The reasons we meditate are as varied as the many ways there are to meditate. In the West, most people are drawn to meditation to quiet the internal chatter of the brain and to reduce stress. Meditation is, indeed, a very effective stress reducer. But its benefits – sometimes mysteriously hidden – are far more bountiful.
The actual act of meditation can be as simple as sitting quietly and focusing on your breath. Or perhaps a mantra – a word or phrase. There are countless traditions and no singular “correct” way to practice meditation.
Find a practice you like and stick with it for a while
Notice how you feel as you go about your day. If you find you have more patience, feel grounded and better able to respond to stressful situations. If you are more in touch with your intuition or gut feelings, then meditation might work well for you.
Because it’s good for our bodies
Scientists gathering data on meditation have found that a consistent practice not only boosts the mind, but it also bolsters the body. Studies bear out that meditation can help reverse heart disease, reduce pain, and support the immune system, better enabling it to fight disease.
Because it’s good for our relationships
Paradoxically, while meditation helps us tune in and turn inward to our true essence, it also helps us detach from our own egos. This helps us connect with others in more meaningful ways. Couples counsellors have found when they assign their clients meditation, the couples become less angry, more self-reflective, and more loving.
When we become aware of – and honor – our interconnection with other beings, we are able to recast our perspectives. We see our worries in a different light, and embrace gratitude, which is the heart’s memory.
Because it can change our lives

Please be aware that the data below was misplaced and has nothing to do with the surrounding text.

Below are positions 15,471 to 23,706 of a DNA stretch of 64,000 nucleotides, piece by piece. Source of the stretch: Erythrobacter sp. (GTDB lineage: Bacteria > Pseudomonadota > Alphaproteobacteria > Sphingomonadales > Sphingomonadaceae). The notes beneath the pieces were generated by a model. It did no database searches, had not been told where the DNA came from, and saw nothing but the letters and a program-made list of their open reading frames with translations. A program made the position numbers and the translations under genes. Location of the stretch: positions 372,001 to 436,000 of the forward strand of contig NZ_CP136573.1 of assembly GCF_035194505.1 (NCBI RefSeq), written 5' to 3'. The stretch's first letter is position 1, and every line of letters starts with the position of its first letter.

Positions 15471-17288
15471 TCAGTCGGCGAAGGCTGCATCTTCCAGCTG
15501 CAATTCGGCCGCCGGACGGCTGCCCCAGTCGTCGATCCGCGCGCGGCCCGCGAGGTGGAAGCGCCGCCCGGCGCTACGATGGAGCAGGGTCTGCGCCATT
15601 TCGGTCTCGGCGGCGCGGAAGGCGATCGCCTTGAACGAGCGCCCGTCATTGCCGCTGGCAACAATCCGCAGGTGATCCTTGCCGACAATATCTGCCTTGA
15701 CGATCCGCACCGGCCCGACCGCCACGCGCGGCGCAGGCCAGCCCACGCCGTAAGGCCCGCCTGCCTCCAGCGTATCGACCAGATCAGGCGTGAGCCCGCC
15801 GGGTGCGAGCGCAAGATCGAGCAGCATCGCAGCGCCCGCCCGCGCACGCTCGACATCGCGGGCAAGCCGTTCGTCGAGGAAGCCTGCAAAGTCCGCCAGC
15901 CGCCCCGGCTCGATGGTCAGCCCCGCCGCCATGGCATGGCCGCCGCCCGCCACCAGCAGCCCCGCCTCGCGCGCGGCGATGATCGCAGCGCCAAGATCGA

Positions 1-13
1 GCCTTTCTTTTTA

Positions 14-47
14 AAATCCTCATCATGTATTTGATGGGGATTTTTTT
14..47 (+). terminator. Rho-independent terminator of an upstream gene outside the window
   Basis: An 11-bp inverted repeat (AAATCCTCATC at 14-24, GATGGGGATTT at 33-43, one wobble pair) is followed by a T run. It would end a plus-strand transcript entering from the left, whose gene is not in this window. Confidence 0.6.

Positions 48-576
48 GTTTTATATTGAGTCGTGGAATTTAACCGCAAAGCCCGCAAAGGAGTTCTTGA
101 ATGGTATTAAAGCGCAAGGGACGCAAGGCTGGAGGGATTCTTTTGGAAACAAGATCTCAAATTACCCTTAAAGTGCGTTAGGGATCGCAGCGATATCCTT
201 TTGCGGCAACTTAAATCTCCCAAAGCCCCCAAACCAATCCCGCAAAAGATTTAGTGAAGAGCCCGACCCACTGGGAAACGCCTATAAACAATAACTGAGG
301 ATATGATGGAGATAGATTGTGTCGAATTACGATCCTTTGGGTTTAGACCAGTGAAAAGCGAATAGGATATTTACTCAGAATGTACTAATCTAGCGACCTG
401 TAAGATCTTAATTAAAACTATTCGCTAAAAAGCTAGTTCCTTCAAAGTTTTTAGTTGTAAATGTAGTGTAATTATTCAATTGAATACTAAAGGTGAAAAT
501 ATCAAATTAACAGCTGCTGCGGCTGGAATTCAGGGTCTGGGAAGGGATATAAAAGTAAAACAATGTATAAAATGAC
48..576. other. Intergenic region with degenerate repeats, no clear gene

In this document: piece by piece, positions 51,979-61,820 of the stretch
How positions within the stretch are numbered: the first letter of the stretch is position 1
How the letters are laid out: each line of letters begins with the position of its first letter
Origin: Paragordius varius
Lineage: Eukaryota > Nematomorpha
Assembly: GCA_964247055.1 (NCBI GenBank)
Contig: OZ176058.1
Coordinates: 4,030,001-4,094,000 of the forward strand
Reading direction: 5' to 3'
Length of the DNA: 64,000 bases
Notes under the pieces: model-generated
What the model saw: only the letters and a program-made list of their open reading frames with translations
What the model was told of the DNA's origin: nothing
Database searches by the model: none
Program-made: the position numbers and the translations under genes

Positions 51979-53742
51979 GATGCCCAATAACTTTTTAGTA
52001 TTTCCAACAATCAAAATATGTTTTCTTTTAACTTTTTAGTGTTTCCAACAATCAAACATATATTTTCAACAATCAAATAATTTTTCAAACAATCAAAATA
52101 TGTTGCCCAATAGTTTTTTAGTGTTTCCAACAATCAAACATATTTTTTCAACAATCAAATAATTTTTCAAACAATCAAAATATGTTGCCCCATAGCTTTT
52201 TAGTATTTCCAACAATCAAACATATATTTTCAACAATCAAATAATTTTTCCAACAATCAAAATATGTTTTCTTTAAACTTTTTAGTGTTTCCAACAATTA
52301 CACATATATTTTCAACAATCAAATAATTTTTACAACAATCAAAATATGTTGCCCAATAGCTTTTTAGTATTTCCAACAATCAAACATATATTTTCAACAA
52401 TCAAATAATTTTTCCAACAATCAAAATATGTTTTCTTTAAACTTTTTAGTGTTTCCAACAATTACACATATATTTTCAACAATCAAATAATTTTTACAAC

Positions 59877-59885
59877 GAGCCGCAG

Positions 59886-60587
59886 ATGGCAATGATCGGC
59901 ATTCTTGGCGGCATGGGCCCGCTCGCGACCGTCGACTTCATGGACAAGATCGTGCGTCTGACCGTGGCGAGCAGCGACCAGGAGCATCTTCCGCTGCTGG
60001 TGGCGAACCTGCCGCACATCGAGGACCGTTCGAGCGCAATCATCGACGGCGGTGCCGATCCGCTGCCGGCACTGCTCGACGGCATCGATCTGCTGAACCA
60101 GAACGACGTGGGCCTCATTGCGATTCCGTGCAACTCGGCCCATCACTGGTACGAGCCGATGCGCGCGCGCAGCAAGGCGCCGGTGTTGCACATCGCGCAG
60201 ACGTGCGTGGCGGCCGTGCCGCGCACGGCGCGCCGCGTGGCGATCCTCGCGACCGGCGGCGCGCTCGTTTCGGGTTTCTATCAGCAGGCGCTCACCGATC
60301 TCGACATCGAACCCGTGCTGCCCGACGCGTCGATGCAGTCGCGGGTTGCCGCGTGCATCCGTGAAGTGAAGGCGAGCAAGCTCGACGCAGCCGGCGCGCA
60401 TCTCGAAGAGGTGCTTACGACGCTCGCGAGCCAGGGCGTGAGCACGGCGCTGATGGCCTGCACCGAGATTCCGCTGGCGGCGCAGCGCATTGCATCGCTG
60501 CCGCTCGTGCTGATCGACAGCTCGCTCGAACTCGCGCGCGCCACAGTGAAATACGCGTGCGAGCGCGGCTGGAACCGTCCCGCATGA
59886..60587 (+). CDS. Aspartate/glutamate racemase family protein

In a world rife with never-ending fast fixes, crash diets, and get-rich-quick schemes, it’s great to know there is a proven practice that really can change your life. Meditation can bring you joy and more energy (or at least bring about dramatic effects) in just a short time in each day.
Yogis and doctors both agree: meditating – even just a few minutes of deep breathing – relaxes the brain, reduces anxiety, and decreases depression. When we feel as though we can’t afford the time to meditate BUT the truth is we can’t afford not to.
How to start meditating
Getting started is simple, but it’s helpful to have a teacher or guide to coach, motivate, and encourage you. Here are some options to help you get started in meditation:
- Find a teacher near you: It doesn’t get better than having a real, live person teaching you how to meditate. Make sure you choose someone you really connect with and respect, so that it will be easier to see them consistently. My training at the Chopra Center allows me to offer instruction in Primordial Sound Meditation. This is a powerful meditation technique rooted in the Vedic tradition of India.
- Try a Guided Meditation: If you don’t have the time or means to find a teacher near you, guided meditations can be a great way to learn. They walk you through the steps and help you find a calm and peaceful state – one step at a time. Try one of these guided meditations, each with a unique theme.
Like to try it? I offer a FREE meditation on Thursdays online. Find out more here.